Credit rating agency Moody’s Investors Service is projecting a slower economic growth rate of 4.1 percent for Ghana in 2021, 0.9 percentage points lower than the government’s target of 5 percent for the period.
“We expect real GDP growth of 4.1 percent in 2021 as stronger oil prices support increased activity and loosening coronavirus-related restrictions provide additional support to the economic recovery,” said Moody’s in its latest country report.
However, the agency was bullish about the 2020 growth rate, estimating that the economy grew by 1.9 percent for the period, against the government’s projection of 0.9 percent.
The agency assessed Ghana’s fiscal strength as “ca”, below the scorecard-indicated outcome of “caa3”.
“The adjustment mostly reflects weak debt affordability—which is one of the lowest among the countries we rate—with interest-to-revenue at close to 50 percent in 2020,” it said.
“In addition, risks associated with contingent liabilities will continue to weigh on fiscal strength. Our debt projection includes the materialisation of financial and energy-related costs of around 2 percent–3 percent of GDP per year, in addition to the projected fiscal deficit.”
Moody’s estimated that the debt-to-GDP ratio will rise to 76.7 percent in 2021 and increase further over the next three years. However, it added, the extent of the rise would depend on the government’s ability to restore primary surpluses after the coronavirus shock dissipates, and partly on the government’s success in preserving exchange-rate stability.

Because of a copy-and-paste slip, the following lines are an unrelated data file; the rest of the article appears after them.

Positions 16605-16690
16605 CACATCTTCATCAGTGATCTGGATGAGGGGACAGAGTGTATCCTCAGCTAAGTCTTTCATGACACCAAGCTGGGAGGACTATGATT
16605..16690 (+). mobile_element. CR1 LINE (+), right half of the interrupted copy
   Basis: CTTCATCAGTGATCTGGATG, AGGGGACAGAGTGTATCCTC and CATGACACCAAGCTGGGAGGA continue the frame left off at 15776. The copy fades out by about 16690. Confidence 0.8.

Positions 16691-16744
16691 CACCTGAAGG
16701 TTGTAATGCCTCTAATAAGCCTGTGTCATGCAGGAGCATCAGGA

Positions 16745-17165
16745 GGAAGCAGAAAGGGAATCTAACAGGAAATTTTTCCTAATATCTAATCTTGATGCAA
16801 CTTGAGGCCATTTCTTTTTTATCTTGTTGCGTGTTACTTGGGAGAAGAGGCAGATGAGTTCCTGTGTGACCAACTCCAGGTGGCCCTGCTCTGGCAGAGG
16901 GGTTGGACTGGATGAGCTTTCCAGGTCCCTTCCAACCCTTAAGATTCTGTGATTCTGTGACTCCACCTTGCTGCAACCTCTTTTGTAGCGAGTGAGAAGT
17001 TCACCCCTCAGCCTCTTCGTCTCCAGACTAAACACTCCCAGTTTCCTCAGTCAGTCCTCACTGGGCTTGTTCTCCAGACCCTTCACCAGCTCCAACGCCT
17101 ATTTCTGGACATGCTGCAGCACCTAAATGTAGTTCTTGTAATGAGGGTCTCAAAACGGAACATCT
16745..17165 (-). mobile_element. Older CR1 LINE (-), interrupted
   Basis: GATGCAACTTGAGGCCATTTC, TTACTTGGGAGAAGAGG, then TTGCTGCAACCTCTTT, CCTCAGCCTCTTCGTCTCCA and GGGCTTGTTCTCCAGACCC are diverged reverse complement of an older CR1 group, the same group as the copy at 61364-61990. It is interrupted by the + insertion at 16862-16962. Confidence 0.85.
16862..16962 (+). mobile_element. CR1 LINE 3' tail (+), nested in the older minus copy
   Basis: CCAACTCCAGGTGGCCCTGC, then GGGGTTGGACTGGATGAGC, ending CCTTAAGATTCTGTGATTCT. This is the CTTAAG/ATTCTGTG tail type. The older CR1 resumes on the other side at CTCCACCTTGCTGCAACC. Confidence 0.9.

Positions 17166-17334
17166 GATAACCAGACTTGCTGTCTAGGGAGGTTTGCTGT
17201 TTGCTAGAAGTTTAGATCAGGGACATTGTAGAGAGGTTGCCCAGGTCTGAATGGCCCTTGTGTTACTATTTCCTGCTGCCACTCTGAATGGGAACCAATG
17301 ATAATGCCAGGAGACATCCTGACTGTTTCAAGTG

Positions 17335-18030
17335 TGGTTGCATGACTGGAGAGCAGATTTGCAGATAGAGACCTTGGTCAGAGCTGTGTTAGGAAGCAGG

Additionally, the agency noted that the debt situation would depend on how the government deals with additional contingent liabilities arising in the energy sector as a result of “take-or-pay” contracts with energy producers, which extend until 2023.
“We expect additional (mostly energy-related) annual contingent liabilities of around 2 percent of GDP per year until 2023, which we include in our debt projections. These reflect estimated annual payments of around US$1.5bn related to “take-or-pay” contracts for installed and contracted power plants, unless these can be successfully renegotiated, in addition to outstanding inter-utility debts.”
In 2020, the debt-to-GDP ratio increased to 76.1 percent from 62.8 percent in 2019, largely reflecting a Eurobond issuance in February 2020, a substantial fiscal deficit, the crystallisation of contingent liabilities in the energy and financial sectors, and lower-than-expected GDP growth. Excluding the financial sector bailout, debt-to-GDP stood at 71.5 percent of GDP in 2020, according to the government’s estimates.
Moody’s rated Ghana B3 negative in the latest credit profile analysis. This negative outlook reflects the rising risks that the pandemic poses to Ghana’s funding and debt service.
“Ghana is particularly exposed to such shocks because of its high reliance on external financing, both in local and foreign currency, and very weak debt affordability,” the agency said.
“We would likely change the outlook to stable if we conclude that financing pressures were abating, either through increasing evidence that the government is able to limit the increase in its funding needs or confidence that it will be able to secure sufficient funding at moderate costs.”